On the other hand, these new technologies may also have implications for the viability of rapid catch-up through industrialization—e.g. the “flying geese” model by which poor countries grow rapidly by moving up the value chain, learning-by-doing along the way. Our model captures some of the flavor of the problem: as mentioned in footnote 28, we observe something like “re-shoring” in the way an increase in robot productivity pulls some low-skill-intensive production to the advanced country, and also in the way the advent of low-cost robots draws capital from poor to rich countries, with capital mobility. However, in our setup there is nothing special for growth about the production of any good, and in particular no learning-by-doing that would make anything like reshoring per se detrimental to growth.

There is no silver bullet for averting divergence.30 Developing countries, more urgently than ever before, need to invest in raising aggregate productivity and skill levels so that the labor force be complemented rather than substituted by robots, but of course this is easier said than done. In our baseline model, increases in total factor productivity—which are a proxy for the many institutional and other fundamental differences between developing and advanced countries not captured by labor and capital inputs—are especially beneficial by incentivizing more robots and physical capital accumulation. Of course, such improvements are always beneficial, but the gains are stronger in the context of the AI revolution. Our two-sector, two-skill model also underscores the importance of human capital accumulation to prevent divergence, and points to potentially heterogeneous growth dynamics among developing economies with different skill levels.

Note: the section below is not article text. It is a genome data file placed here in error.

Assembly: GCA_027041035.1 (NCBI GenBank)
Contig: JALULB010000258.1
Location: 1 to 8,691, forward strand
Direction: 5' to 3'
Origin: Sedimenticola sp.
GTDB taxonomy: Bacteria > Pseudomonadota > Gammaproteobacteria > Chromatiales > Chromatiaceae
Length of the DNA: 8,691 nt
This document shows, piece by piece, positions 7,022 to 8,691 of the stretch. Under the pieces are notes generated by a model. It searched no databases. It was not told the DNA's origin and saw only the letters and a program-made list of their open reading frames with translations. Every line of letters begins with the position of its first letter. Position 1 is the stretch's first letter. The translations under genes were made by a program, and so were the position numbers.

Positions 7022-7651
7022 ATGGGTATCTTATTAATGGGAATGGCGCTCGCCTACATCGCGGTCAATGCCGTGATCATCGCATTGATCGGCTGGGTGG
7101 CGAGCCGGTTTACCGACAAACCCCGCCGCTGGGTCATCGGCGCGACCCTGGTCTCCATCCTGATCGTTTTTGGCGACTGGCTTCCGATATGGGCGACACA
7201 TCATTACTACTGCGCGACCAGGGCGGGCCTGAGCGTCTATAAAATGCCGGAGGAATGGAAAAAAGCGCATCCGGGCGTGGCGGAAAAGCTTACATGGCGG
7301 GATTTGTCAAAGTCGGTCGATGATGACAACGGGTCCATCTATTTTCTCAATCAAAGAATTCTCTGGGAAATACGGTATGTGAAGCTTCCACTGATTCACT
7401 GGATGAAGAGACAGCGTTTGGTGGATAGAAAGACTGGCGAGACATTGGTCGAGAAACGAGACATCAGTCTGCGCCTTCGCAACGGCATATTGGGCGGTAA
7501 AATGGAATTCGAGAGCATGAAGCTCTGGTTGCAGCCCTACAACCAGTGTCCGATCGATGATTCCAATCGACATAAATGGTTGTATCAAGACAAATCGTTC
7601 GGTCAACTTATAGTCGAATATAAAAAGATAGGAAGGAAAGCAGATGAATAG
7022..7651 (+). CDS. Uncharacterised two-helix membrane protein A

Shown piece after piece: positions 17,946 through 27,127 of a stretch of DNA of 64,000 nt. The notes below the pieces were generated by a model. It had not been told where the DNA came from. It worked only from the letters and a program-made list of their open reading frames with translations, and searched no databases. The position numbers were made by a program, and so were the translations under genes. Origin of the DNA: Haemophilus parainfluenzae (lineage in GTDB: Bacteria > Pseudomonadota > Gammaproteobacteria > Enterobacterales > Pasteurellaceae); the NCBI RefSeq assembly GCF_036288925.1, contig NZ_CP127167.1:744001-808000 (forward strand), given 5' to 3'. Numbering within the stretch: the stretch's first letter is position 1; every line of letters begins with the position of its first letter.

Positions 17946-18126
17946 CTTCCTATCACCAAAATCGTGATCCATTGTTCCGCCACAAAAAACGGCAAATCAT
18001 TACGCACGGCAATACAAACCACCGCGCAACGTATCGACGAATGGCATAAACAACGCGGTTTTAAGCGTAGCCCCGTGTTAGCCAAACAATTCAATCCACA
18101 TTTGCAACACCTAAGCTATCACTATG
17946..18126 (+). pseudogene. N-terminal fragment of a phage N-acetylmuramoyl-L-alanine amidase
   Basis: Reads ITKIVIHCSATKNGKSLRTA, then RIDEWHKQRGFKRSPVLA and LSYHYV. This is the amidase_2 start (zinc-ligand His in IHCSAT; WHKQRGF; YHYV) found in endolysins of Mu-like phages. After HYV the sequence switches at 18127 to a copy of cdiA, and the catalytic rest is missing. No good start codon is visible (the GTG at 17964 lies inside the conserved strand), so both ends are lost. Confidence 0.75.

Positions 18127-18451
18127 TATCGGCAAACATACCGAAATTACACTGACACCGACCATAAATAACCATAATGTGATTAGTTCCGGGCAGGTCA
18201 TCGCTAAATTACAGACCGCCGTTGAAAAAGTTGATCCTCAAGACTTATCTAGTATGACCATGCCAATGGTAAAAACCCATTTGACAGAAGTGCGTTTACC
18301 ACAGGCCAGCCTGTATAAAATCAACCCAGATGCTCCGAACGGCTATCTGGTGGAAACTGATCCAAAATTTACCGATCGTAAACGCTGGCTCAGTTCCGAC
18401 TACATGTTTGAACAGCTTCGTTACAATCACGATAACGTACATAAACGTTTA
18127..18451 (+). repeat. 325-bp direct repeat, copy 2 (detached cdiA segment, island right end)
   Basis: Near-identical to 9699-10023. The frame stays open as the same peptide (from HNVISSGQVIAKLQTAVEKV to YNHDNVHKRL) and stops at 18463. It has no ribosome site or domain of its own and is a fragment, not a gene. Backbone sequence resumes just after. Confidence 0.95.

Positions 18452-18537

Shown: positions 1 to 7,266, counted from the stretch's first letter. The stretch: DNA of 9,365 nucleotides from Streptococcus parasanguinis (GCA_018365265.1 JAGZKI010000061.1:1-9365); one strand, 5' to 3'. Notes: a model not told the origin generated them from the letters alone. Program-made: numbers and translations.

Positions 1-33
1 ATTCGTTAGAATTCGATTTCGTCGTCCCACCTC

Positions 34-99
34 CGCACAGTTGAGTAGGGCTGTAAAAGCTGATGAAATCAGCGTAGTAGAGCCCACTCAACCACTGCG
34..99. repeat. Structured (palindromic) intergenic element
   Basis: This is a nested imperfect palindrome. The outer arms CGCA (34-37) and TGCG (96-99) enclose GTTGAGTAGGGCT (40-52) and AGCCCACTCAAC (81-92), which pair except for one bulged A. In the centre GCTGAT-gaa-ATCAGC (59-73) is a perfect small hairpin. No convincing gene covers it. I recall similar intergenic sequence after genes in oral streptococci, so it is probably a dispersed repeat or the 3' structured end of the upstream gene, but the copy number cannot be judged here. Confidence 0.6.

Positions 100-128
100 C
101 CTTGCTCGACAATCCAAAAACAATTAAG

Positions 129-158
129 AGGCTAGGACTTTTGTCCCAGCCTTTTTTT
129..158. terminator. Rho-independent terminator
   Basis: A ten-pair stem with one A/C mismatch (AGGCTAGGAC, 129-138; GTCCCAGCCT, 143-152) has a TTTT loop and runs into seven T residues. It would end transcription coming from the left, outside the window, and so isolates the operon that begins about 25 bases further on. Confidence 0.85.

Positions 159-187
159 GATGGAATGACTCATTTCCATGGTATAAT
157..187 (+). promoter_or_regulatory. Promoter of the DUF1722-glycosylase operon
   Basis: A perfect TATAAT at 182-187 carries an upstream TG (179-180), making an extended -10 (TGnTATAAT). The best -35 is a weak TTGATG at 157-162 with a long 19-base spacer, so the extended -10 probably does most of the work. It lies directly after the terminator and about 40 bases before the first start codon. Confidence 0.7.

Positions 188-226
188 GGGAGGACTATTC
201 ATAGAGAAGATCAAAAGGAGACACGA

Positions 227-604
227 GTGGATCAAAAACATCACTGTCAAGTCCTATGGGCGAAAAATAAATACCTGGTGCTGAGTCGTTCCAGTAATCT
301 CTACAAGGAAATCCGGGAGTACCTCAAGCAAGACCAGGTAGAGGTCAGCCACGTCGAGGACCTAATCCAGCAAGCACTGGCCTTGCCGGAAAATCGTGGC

That said, continued advances in automation and the explosive use of robots in virtually all sectors of the economy threatens the complementarity that currently exists in these countries between humans and machine. The landscape is likely going to be much more challenging for developing countries which have hoped for high dividends from a much-anticipated demographic transition. By 2030, more than half of the increase in the global labor force is expected to come from the African continent. This was hailed by policymakers as possibly the continent’s big chance to benefit from China’s graduating middle-income status (de Carvalho Chamon and Kremer (2006)). Our findings show that robots may steal these jobs from Africa and unless a drastic shift to productivity gains and education investment is put in place rapidly, Africa’s much anticipated demographic transition could yield negative not positive dividends.

Will the AI Revolution Cause a Great Divergence?
Author: Cristian Alonso, Mr. Andrew Berg, Siddharth Kothari, Mr. Chris Papageorgiou, and Sidra Rehman